SLST-T102: Academic Listening for Multilingual Students (2 cr.)

For non-native speakers of English who need to develop listening and note-taking skills for academic purposes. Develops strategies to increase students' abilities to comprehend, predict, summarize and review. Students listen to academic lectures and engage in exercises that evaluate comprehension of content as well as utilization of strategies. Credit hours, though counting toward full-time student status, do not accrue toward the total number required for a degree. Taught as an 8-week course.

SLST-T103: Pronunciation Improvement for Multilingual Students (2 cr.)

Helps non-native speakers of English communicate effectively in academic settings. Focuses on creating individualized pronunciation curricula and recognizing and utilizing appropriate stress, rhythm and intonation patterns. Attention to understanding and applying the principles that govern pronunciation and stress patterns. Credit hours, though counting toward full-time student status, do not accrue toward the total number required for a degree. Taught as an 8-week course.

SLST-T104: Speaking Fluency Development for Multilingual Students (2 cr.)

P: SLST-T 103. Familiarizes non-native speakers of English with the basic components of fluency, including speech rate, pause times, and the quality and quantity of connected speech between pauses. Speech patterns of native speakers are analyzed to aid learners, who then engage in communicative exercises. Credit hours, though counting toward full-time student status, do not accrue toward the total number required for a degree. Taught as an 8-week course.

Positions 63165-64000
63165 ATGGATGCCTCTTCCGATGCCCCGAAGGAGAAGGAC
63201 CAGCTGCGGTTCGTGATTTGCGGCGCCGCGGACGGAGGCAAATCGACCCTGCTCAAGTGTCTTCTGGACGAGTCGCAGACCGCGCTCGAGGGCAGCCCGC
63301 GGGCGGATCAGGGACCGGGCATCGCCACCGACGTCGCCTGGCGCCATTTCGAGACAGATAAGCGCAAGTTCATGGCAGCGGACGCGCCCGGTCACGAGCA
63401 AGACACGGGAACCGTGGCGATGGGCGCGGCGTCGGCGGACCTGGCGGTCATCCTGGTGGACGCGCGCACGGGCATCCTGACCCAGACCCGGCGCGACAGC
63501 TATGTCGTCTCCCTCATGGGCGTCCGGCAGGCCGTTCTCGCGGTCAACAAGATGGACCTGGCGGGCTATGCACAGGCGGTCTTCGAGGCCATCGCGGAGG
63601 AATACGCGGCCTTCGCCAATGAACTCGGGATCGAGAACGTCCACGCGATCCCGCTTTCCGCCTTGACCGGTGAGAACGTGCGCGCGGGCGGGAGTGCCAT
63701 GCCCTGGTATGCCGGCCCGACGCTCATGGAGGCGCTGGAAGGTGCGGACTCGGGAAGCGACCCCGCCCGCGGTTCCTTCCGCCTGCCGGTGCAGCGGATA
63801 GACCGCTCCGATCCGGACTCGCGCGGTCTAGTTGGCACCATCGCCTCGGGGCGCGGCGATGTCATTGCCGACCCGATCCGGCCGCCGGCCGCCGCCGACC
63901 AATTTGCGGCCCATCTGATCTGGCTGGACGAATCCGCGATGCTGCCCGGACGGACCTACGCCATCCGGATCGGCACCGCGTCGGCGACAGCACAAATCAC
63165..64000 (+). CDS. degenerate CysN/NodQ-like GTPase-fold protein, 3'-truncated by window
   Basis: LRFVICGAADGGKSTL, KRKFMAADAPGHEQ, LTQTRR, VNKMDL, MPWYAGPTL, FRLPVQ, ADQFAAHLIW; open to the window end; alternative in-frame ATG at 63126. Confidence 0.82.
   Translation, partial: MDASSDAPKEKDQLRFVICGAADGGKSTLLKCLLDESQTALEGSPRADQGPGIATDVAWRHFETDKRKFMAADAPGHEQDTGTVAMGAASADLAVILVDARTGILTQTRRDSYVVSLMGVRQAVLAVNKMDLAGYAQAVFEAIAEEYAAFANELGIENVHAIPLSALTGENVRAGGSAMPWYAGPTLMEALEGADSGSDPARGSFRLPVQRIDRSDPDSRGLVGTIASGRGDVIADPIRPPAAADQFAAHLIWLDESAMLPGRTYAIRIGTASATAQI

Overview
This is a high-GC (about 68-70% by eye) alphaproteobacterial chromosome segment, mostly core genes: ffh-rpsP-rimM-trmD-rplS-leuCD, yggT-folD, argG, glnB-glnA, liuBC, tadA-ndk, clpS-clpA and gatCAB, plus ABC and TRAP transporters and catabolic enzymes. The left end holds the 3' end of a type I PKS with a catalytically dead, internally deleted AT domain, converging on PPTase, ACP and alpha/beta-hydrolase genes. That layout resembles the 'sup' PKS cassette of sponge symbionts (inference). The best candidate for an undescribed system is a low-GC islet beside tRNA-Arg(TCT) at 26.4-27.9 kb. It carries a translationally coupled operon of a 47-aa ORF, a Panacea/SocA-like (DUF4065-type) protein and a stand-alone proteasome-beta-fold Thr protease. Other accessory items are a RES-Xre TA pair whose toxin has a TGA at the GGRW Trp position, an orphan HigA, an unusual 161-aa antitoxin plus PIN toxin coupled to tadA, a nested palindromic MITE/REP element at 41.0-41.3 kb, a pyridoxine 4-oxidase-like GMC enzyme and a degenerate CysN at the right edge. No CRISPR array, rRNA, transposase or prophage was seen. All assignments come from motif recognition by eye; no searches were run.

SLST-T501: Academic English for International Graduate Students (2-3 cr.)

Designed to improve spoken or written skills for graduate school. Sections on academic writing (research papers, references, reviews, and critical syntheses) and academic speaking (presentations, discussions, and group work) address a range of academic writing and speaking styles. May be taken more than once if topic is different. Credit hours, though counting toward full-time student status, do not count toward the completion of a graduate degree.

T502 Course (3 elective credits): Communication Skills for International AI's

This course is designed for international graduate students who need to be effective teachers in the U.S. university classroom. This course addresses the pronunciation, communication, delivery, and cultural issues international graduate students may confront as associate instructors at Indiana University. SLST T502 concentrates on the individual needs of each student, such as standard North American English pronunciation, classroom fluency, as well as communicative and teaching strategies, which can compensate for accented speech. In addition to class time, weekly individual meetings with the instructor are provided to address the above objectives.

The learning of second and foreign languages is a rich and fascinating process involving linguistic, psychological, cultural, and social dimensions. The Indiana University Department of Second Language Studies is dedicated to teaching and research on the structure, acquisition, and use of nonnative language in both instructed and contact contexts.